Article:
Medium Priority Issues
Four of the white papers dealt with topics considered by the committee to have some potential impact on public health. These medium priority issues are biofilm growth, loss of disinfectant residual during nitrification and water aging, and intrusion. Control of these issues certainly should be considered as part of system-wide management.
Virtually every water distribution system is prone to the formation of biofilms, regardless of the purity of the water, type of pipe material, or the presence of a disinfectant. Growth of bacteria on surfaces can occur in the distribution system or in household plumbing. It is reasonably well documented that the suspended bacterial counts observed in distribution systems are the result of biofilm cell detachment rather than growth of organisms in the water (Characklis, 1988; Haudidier et al., 1988; van der Wende et al., 1989; van der Wende and Characklis, 1990). This phenomenon extends to autotrophic and heterotrophic organisms, coliforms (as noted in the TCR), and opportunistic pathogens. As a result of detachment, the biofilm can act as a continuous inoculum into finished water. The organisms can then be inhaled through bathing and showering or ingested.
The larger question is not whether biofilms are present, but whether biofilms are associated with disease. Biofilms in drinking water distribution systems are primarily composed of organisms typically found in the environment, and as such, are likely to be of limited health concern. These organisms are often enumerated by HPC, and yet epidemiological studies relating HPC counts to health effects are scarce due to their high cost and lack of funding, with only a few studies having been completed. In 1991, Calderon and Mood studied the impact of point-of-entry devices containing granular activated carbon on microbial water quality and health effects. Because granular activated carbon can enhance the growth of organisms detected by HPC, counts were elevated in the treated water. In this study, there was no correlation between elevated HPC and health effects. Other studies conducted by Payment et al. (1991a,b, 1997) in Canada suggested that there may be some association between distributed water, HPC counts, and gastroenteritis, but the findings were not clear.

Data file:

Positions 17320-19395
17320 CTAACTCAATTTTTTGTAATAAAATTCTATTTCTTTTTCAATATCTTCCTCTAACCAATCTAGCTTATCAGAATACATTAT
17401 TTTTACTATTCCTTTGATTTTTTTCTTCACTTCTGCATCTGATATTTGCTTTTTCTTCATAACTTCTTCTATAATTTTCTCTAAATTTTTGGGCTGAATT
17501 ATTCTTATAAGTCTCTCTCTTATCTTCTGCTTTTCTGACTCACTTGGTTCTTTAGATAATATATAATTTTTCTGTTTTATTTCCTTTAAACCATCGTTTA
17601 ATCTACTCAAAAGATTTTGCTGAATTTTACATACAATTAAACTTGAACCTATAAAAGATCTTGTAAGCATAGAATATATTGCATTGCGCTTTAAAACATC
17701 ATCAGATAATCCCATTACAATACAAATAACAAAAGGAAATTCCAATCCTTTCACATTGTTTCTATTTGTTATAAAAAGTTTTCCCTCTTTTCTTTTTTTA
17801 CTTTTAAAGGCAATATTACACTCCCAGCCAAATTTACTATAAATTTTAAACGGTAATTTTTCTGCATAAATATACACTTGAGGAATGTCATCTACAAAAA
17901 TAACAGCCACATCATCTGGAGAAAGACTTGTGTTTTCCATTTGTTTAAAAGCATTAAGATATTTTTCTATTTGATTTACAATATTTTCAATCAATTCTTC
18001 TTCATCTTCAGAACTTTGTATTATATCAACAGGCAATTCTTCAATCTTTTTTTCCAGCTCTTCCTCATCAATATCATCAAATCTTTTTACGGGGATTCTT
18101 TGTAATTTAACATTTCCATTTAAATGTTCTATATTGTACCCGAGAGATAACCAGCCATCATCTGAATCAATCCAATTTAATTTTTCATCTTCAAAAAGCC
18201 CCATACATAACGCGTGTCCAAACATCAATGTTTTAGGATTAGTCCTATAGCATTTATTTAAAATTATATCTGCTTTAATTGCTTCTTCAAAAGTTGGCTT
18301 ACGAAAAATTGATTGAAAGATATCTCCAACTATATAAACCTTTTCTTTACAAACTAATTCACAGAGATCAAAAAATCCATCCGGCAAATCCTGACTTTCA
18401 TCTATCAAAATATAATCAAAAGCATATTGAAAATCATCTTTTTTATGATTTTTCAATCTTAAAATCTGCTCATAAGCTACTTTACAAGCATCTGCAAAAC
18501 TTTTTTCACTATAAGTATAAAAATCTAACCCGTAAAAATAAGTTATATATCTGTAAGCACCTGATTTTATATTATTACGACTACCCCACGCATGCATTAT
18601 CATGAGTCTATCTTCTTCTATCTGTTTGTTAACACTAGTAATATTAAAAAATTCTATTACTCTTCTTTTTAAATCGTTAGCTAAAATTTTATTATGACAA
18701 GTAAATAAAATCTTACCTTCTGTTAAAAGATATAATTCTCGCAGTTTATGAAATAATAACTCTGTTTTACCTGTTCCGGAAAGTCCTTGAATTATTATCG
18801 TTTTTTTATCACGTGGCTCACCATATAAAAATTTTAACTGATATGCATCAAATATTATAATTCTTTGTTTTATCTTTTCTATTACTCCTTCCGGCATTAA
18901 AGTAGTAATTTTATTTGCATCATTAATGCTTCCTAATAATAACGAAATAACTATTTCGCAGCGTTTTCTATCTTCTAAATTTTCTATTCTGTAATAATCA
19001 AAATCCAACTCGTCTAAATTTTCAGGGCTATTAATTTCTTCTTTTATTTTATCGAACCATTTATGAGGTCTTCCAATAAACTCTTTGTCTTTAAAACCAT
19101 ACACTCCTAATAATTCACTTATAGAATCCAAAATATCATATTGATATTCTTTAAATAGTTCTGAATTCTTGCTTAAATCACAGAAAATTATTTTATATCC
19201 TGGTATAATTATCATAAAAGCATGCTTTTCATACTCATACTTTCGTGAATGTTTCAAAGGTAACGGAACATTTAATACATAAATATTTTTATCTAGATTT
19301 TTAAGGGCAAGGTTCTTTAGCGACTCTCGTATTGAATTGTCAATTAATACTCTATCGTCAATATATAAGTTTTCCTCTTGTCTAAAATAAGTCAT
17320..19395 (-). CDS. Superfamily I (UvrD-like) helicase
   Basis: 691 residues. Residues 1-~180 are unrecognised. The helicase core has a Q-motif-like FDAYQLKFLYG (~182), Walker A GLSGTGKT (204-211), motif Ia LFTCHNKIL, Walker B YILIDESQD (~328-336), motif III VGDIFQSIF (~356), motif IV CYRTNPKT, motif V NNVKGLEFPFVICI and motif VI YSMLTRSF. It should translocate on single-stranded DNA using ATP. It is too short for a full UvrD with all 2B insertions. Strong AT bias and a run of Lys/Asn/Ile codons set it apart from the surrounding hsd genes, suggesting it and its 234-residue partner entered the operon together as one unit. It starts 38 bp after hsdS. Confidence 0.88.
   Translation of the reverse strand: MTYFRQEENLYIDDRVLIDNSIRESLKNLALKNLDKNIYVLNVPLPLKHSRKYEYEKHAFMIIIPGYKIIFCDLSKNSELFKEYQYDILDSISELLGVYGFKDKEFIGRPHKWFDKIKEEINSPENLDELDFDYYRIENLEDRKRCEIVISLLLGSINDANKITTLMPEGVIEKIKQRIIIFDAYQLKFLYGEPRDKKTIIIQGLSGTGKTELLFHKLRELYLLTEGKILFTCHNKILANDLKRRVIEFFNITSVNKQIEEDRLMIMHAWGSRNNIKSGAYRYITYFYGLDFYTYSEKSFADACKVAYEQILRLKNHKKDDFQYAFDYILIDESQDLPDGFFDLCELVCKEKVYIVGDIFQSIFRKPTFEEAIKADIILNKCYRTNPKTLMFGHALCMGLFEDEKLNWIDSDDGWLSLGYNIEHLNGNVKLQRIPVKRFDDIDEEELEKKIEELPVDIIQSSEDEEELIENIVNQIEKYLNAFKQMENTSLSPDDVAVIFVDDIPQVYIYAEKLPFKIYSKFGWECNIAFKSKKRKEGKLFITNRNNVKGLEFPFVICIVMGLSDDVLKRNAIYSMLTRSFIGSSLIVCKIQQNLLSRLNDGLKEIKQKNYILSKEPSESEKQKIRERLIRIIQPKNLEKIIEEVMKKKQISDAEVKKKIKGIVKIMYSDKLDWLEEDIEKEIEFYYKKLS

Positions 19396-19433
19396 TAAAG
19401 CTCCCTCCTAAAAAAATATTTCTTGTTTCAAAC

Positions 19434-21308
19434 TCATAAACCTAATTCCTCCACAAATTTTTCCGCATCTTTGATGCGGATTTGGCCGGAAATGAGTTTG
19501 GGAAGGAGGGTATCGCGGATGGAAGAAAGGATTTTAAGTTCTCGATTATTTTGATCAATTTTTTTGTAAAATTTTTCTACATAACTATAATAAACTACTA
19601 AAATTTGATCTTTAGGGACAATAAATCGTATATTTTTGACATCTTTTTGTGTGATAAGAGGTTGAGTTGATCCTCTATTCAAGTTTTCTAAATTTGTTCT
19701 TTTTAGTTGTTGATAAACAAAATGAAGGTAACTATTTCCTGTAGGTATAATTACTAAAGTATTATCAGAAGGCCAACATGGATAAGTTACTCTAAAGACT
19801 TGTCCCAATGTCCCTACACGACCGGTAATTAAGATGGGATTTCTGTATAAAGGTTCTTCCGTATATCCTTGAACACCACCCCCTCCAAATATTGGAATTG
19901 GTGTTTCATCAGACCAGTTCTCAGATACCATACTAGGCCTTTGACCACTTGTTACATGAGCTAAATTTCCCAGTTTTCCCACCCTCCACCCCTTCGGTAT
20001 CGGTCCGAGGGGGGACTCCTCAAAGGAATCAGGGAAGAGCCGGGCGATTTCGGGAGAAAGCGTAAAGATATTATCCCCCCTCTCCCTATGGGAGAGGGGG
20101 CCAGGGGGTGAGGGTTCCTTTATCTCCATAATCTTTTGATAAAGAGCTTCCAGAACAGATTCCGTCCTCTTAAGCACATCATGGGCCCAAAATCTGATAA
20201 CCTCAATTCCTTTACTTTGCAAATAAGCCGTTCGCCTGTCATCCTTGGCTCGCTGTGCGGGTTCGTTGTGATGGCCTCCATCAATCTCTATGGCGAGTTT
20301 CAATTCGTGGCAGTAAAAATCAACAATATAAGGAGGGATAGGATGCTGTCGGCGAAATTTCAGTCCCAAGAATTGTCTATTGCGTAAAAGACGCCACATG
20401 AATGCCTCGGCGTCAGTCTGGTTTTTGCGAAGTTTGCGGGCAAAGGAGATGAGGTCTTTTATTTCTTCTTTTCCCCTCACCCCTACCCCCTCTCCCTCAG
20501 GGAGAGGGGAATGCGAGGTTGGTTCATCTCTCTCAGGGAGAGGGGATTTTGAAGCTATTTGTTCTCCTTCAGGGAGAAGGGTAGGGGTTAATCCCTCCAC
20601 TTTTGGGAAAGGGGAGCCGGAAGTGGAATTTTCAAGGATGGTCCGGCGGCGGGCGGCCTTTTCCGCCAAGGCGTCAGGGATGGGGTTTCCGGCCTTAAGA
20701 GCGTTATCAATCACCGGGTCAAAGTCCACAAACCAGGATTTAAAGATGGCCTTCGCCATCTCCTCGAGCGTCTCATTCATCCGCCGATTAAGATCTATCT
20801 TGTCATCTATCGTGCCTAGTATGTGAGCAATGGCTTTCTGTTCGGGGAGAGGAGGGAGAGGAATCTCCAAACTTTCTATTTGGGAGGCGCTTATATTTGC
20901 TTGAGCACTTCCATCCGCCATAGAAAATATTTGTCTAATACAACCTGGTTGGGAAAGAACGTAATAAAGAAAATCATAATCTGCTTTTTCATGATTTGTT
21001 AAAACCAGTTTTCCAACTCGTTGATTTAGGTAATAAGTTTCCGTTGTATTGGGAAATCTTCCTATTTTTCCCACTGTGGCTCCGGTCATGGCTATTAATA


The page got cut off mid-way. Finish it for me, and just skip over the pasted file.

Biofilms can be a reservoir for opportunistic pathogens. M. avium complex (M. avium and M. intracellulare; MAC) have been isolated from drinking water throughout
the United States (Haas et al., 1983; duMoulin and Stottmeir, 1986; Carson et al., 1988; duMoulin et al., 1988; Fischeder et al., 1991; von Reyn et al., 1993, 1994; Glover et al., 1994). They have been implicated in infections and tuberculosis-like disease in the immunocompromised population, particularly those with AIDS (Horsburgh, 1991; Nightingale et al., 1992). The MAC is of such significant public health concern that the organisms are included on the EPA’s Contaminant Candidate List (CCL). Legionella species have been shown to proliferate in drinking water (Wadowsky and Yee, 1983, 1985; Stout et al., 1985; Rogers et al., 1994). These bacteria can be found in water heaters, shower heads, and cooling towers, where their release can lead to respiratory disease in sensitive individuals. Legionella are specifically mentioned in the EPA’s SWTR, with the maximum contaminant level goal set at zero. Both MAC and Legionella are more likely to proliferate in premise plumbing systems rather than the main distribution system.
The elimination of biofilms is essentially impossible and their control is difficult. Attempts to eliminate them are complicated by the observation that conditions that reduce the numbers of organisms of one type may potentially select for others. In general, biofilms can be managed by removing organic matter during water treatment that would support biofilm growth, judicious use of disinfectants, good distribution hygiene practices such as flushing, minimizing the corrosion of iron pipe surfaces, and managing contamination from external sources. Biofilm management is ideally accomplished by best practices that also reduce the magnitude of other water quality problems such as disinfection byproduct concentration, corrosion, and aesthetic concerns. This is true for both the utility owned distribution system and premise plumbing.
Biofilm growth is considered to be of medium priority because the potential for public health risk from this source of exposure is of lesser importance than phenomena included in the high risk category. The risks associated with biofilms appear to be most significant with opportunistic pathogens that may cause disease in the immunocompromised population. Because coliform regrowth in biofilms can lead to TCR violations, biofilm control can assist utilities in meeting the requirements of this regulation. Therefore, mechanisms for controlling biofilms may be of benefit both to reducing coliform levels and reducing the levels of opportunistic pathogens.
LOSS OF RESIDUAL VIA WATER AGE AND NITRIFICATION